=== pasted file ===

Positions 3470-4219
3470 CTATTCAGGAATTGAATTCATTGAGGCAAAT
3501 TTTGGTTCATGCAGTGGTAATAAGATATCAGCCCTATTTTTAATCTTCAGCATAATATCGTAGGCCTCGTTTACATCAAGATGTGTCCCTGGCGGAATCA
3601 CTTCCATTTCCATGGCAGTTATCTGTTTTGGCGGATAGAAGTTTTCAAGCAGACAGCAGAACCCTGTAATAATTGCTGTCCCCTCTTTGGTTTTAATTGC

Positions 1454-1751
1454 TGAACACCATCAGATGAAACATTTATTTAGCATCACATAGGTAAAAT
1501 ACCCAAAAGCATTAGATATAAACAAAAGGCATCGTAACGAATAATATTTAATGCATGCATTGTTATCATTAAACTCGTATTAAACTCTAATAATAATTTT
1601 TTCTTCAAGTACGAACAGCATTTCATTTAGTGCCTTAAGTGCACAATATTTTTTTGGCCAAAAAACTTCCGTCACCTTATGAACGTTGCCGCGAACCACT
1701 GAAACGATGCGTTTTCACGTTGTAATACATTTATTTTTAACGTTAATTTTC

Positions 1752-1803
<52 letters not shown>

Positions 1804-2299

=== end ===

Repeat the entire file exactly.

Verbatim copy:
Positions 3470-4219
3470 CTATTCAGGAATTGAATTCATTGAGGCAAAT
3501 TTTGGTTCATGCAGTGGTAATAAGATATCAGCCCTATTTTTAATCTTCAGCATAATATCGTAGGCCTCGTTTACATCAAGATGTGTCCCTGGCGGAATCA
3601 CTTCCATTTCCATGGCAGTTATCTGTTTTGGCGGATAGAAGTTTTCAAGCAGACAGCAGAACCCTGTAATAATTGCTGTCCCCTCTTTGGTTTTAATTGC

Positions 1454-1751
1454 TGAACACCATCAGATGAAACATTTATTTAGCATCACATAGGTAAAAT
1501 ACCCAAAAGCATTAGATATAAACAAAAGGCATCGTAACGAATAATATTTAATGCATGCATTGTTATCATTAAACTCGTATTAAACTCTAATAATAATTTT
1601 TTCTTCAAGTACGAACAGCATTTCATTTAGTGCCTTAAGTGCACAATATTTTTTTGGCCAAAAAACTTCCGTCACCTTATGAACGTTGCCGCGAACCACT
1701 GAAACGATGCGTTTTCACGTTGTAATACATTTATTTTTAACGTTAATTTTC

Positions 1752-1803
<52 letters not shown>

Positions 1804-2299